Daisy gets frustrated when she tries to communicate the games she wants to play with the other children but for her mum she wasn’t worried about the outcome and explains how her daughter doesn’t want her life to change.
‘She is so okay with her disability, she always says “I’ve got cerebral palsy” and that kind of thing.
‘I asked her if she would change anything about you and she said “No I don’t think so”. I thought she would say I would like to walk or be able to dress myself or something. She thought about and it and said “No I am quite happy as I am”. I think that speaks volumes really.’
Lucy explained how Channel 4 fitted the classroom and playground with specialist equipment including ramps and a wheelchair accessible playground just for Daisy to take part.
‘Daisy shows it’s the setting as well, some of the places we take Daisy we can’t get her in because of her electric wheelchair because it’s so heavy. Accessibility is the problem more than anything else.
Lucy explained how her daughter doesn’t want to change who she is and says she is ‘quite happy as I am’
The youngster at first struggles to communicate with her fellow Secret Life of Five Year Olds children, but she soon gets involved in play in her fancy pink wheels adorned with her name.
‘The channel and programme made sure everything was accessible to Daisy and a disabled toilet and an accessible roundabout and made sure there were ramps every where.
‘It was good for us because I felt Daisy was safe and we could leave her there, the place had been set up for a wheelchair user. That was really great that I could leave her there and be on my own.
‘She really was in safe hands. They made sure that she was okay and she had an extra one-on-one chaperone from Norfolk. They supplied all that, it was a big expense for them to have Daisy it was nice that they could really see where we were coming from and it will be really interesting to see where Daisy’s place was and they were prepared to risk it if you like… And put all the financial backing into it as well, we were really pleased.’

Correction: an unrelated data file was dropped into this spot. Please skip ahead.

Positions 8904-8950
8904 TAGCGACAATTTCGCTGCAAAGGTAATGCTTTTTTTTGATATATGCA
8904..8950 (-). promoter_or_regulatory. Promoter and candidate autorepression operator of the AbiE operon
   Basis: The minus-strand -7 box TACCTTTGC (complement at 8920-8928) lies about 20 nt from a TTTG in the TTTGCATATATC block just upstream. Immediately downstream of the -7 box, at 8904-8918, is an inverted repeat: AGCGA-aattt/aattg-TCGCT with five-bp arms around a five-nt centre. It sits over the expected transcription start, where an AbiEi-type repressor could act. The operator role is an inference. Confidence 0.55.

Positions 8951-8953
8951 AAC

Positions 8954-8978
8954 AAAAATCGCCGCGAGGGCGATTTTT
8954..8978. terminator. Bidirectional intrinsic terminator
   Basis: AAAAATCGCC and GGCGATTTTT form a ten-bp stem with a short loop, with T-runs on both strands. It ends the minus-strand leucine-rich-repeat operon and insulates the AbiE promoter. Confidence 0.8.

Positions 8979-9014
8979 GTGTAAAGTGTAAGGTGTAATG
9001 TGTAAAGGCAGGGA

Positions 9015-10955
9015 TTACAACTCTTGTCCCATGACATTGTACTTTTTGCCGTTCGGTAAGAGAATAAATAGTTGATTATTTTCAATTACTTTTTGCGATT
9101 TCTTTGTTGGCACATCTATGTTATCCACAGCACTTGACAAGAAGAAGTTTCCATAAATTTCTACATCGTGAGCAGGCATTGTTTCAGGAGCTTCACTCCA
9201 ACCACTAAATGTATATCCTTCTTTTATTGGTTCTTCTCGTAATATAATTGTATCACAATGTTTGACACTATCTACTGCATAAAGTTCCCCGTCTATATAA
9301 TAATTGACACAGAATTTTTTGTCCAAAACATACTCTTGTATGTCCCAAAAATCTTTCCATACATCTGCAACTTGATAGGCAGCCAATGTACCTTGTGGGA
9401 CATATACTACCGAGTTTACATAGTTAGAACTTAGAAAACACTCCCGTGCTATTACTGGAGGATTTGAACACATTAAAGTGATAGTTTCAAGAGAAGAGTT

Daisy with her dad in a specially adapted bike where she can sit in the back and steer the wheels, complete with her own little basket
Lucy says of her daughter: ‘She is special, but she’s not special because she is disabled, she is special because she’s lovely’.
Daisy attends mainstream school and although her disability affects her movement and ability to join in physically she is very bright and her cognitive ability means she is able to keep up with her friends and peers.
‘You want to think that when she is with her peers and in a social setting that she is accepted and that she is able to get on with it without being fussed all the time, and I think that is the one thing that will highlighted beautifully by the programme itself,’ Lucy says.
‘I think it shows we need to give these people a bit more of a break and we wanted for it to highlight to our friends and family just to treat her the same as everybody else. She is special, but she’s not special because she is disabled, she is special because she’s lovely.
‘I think the programme is fantastic at highlighting that and I have obviously got quite a lot of friends with children who are disabled and I’m just hoping it will make their friends and family think that they’re just children at the end of the day. They need to have a good time really.’
The Secret Life of 5 Year Olds airs on Tuesdays on Channel 4 at 8pm.